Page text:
It's a gorgeous sunny day outside, and you're as far from the beach as you can get, stuck inside your airtight office with summer 2010 pretty much over forever. But take heart; statistics show that escape from this cruel world awaits just a few flights of stairs away, up toward the roof, where New Yorkers (or those just visiting New York) attempt to end it all in numbers far surpassing the rest of America. Nationally, just 2% of suicide attempts take place from tall buildings, but here in the Big Apple, almost 20% of suicides are committed via gravity.

Jumping isn't an "only in New York" phenomenon, but it is "mainly in New York," where opportunities await around every corner. The Wall Street Journal reports that "between 1976 (the first year that such statistics were published) and 1991, jumping deaths were actually the No. 1 way people committed suicide in the city." In the subsequent decades, this method was surpassed by "hanging, strangulation or suffocation." But jumping still has cachet, as evidenced by one man's miraculously failed suicide attempt from the roof of a 40-floor building on West End Avenue.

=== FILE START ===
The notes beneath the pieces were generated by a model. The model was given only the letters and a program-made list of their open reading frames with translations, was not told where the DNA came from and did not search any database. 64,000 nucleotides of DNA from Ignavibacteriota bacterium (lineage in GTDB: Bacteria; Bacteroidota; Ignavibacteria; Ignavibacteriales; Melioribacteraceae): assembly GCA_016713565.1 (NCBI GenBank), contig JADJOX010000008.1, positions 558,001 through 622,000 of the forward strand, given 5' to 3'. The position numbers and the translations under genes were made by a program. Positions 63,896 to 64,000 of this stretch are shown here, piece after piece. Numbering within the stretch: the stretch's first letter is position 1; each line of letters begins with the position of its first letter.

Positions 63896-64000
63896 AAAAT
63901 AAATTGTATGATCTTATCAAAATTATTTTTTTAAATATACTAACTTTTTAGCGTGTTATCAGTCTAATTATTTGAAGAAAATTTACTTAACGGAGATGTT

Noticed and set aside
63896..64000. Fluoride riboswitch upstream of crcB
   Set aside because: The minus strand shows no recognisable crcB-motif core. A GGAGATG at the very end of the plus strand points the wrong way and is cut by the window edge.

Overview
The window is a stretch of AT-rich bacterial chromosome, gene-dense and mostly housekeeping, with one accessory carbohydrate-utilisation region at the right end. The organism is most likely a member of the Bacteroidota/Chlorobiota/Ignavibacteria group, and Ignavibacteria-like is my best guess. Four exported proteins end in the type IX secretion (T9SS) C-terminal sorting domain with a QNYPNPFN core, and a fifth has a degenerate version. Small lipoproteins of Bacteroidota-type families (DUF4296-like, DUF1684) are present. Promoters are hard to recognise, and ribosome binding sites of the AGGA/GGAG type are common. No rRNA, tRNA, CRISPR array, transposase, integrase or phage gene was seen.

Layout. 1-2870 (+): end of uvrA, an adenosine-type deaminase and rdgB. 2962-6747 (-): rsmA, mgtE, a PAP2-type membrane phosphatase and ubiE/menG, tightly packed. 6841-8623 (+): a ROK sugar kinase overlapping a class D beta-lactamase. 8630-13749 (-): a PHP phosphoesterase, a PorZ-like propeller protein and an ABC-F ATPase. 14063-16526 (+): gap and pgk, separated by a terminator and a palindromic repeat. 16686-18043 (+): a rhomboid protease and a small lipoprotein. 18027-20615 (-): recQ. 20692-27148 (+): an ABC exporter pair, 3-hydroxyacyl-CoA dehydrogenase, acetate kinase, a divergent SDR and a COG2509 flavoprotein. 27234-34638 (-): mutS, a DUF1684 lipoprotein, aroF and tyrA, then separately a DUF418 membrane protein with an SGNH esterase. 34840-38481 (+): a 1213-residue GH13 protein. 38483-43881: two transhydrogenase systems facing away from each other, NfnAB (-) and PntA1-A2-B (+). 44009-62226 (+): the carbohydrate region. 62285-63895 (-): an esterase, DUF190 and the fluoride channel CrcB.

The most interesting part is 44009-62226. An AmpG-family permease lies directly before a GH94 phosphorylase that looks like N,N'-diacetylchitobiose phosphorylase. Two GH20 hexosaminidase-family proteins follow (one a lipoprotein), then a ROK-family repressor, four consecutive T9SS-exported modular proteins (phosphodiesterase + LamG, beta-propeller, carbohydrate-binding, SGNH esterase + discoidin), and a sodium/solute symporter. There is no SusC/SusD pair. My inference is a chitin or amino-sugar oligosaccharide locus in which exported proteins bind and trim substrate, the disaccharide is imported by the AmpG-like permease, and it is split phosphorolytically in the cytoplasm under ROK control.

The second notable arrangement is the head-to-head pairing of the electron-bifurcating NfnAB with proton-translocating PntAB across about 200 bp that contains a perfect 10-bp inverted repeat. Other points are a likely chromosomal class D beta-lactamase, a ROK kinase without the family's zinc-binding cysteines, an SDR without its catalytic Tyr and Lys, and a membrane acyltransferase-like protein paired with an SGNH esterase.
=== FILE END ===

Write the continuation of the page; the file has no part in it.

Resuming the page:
Research shows that the period of time that people are feeling "suicidal with high intent to die is fairly time-limited," hence the high rate of jumping suicides in NYC, where there are lethal heights everywhere. (Out in "real America," suicide by gun is by far the most popular method, at 53%.) One ray of sunshine in the Journal's article is that our city's suicide rate is about half that of the rest of the country's rate. Also noteworthy: you can now delete "existence" from that famous category of stuff white people like, because the majority of all suicides in the city are committed by the white man.